The troll comments are complete rubbish. I see some differences in men and woman on the average, but I can’t know whether it’s nature or nurture. And if it’s a it’s a question of handling demanding tasks, women come out superior on the ave. (This is only on the average, and it may be society rather than intrinsic nature.) So many women run demanding careers while still doing more of the actual work, play does not count, of taking care of kids. So I could say women are more capable of handling demanding tasks, but I won’t judge anyone based on that. Why judge people based on their group? Judge everyone based on what that person actually does! Asian Americans do better at engineering as a group than African Americas, but I’m not going to make any decisions about an individual based on averages.


4. GMP - January 22, 2012

A bit of a tangential comment: I think when trying to sell engineering to women, it is important to emphasize that engineering nowadays is not the same as 100 years ago; it’s not about heavy machinery and grease. Being an engineer involves a lot of verbal and written communication (where women are traditionally stronger than men) as well as math, physics, and programming.

If someone had tried to lure me into engineering by the prospect of making cool robots or gadgets (which is the norm in my department), I would have been all “meh.” Electronic toys don’t excite me. What does excite me is challenging math and physics that is behind current nanotechnology, and I think we are forgetting that one way to attract people (men and women alike) to engineering is reminding them that it is indeed applied science and that it offers plenty of intellectual stimuli.

For instance, I do theory/computation at the interface of physics/EE/materials science and I find that many men (EE students) don’t want to do that because it’s not sufficiently hands-on; in contrast, I have found that most women are not so dead-set on doing something hands on and are open to projects with a strong mathematical or computational component instead. My strongest two former graduate students were both women, they did projects that were extremely challenging and required long-term vision, systematic thinking, excellent grasp of math and physics, and strong programming skills. And let’s not forget the ability to write well and do it fast, and communicate clearly. I think we need to start emphasizing that nowadays to be successful you need to be the whole package rather than just the tinker nerd; that’s the women’s true edge in science or engineering.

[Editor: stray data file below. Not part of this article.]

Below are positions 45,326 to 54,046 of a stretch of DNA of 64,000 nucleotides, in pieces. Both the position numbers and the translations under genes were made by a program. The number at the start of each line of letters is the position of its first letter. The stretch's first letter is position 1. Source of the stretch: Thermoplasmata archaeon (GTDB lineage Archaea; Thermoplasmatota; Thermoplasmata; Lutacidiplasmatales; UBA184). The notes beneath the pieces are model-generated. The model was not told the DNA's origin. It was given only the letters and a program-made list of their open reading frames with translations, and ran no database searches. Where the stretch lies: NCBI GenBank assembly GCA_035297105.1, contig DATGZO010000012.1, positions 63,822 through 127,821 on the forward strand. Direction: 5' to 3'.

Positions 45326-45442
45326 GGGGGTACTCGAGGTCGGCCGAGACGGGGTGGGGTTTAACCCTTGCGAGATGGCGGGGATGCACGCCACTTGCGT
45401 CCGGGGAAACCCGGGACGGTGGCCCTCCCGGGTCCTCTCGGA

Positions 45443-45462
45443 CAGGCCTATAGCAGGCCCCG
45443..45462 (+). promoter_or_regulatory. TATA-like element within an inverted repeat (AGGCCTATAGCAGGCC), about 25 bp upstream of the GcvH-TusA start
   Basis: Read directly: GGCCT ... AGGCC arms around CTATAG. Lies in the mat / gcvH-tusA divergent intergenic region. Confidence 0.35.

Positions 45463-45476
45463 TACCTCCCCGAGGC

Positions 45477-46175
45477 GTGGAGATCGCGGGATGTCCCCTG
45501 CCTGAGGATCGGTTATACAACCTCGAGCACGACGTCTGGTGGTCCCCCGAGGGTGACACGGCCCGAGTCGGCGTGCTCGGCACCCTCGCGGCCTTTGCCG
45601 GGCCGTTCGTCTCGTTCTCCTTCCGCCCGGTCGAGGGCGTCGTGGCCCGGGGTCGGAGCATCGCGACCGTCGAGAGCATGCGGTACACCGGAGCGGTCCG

5. FrauTech - January 22, 2012

GMP’s observation fits in with what I’ve seen in industry. There’s definitely an emphasis on those with hands on skills. If you were a car mechanic before or work on something in your garage on weekends. A big reason I got into engineering was because using the solid design programs and putting something together is a very satisfying experience. And this is a skill that my hands-on superiors don’t value. They also don’t tend to value doing an analysis in matlab or finding certain trends in data. However I have just as many male colleagues who go the hands on tinker route and those who go maybe more of a design or programming or analysis route. Only when a woman goes the analysis route she is “not as technical” as her peers. Double standard bit there.


6. Jackie - January 23, 2012

“I think we need to start emphasizing that nowadays to be successful you need to be the whole package rather than just the tinker nerd; that’s the women’s true edge in science or engineering.”

The problem is, very few people—men or women—are really the “whole package.” And by “whole package,” I mean someone who is technically brilliant (they can do hardware, they can do software/theory, they can do anything they put their mind to!) and also a gifted communicator, manager, etc. Most people are stronger in one aspect or the other … and I’m not sure it makes sense to generalize. (On this I’m with Charles Gervasi.)

I’m also not a fan of “selling” engineering (or any other science) to women or other groups. See, chemistry can be used to make cosmetics, so it’s totally something girls should be into! I find approaches like this quite insulting and, ultimately, I think they’re counterproductive. If someone is going to fall in love with math or physics or engineering, let it be for the right reasons, the ones that will sustain them through a difficult course of study and challenging career. All we have to do is make sure that everyone who has an interest has a fair shot (a lot easier said than done, I know!).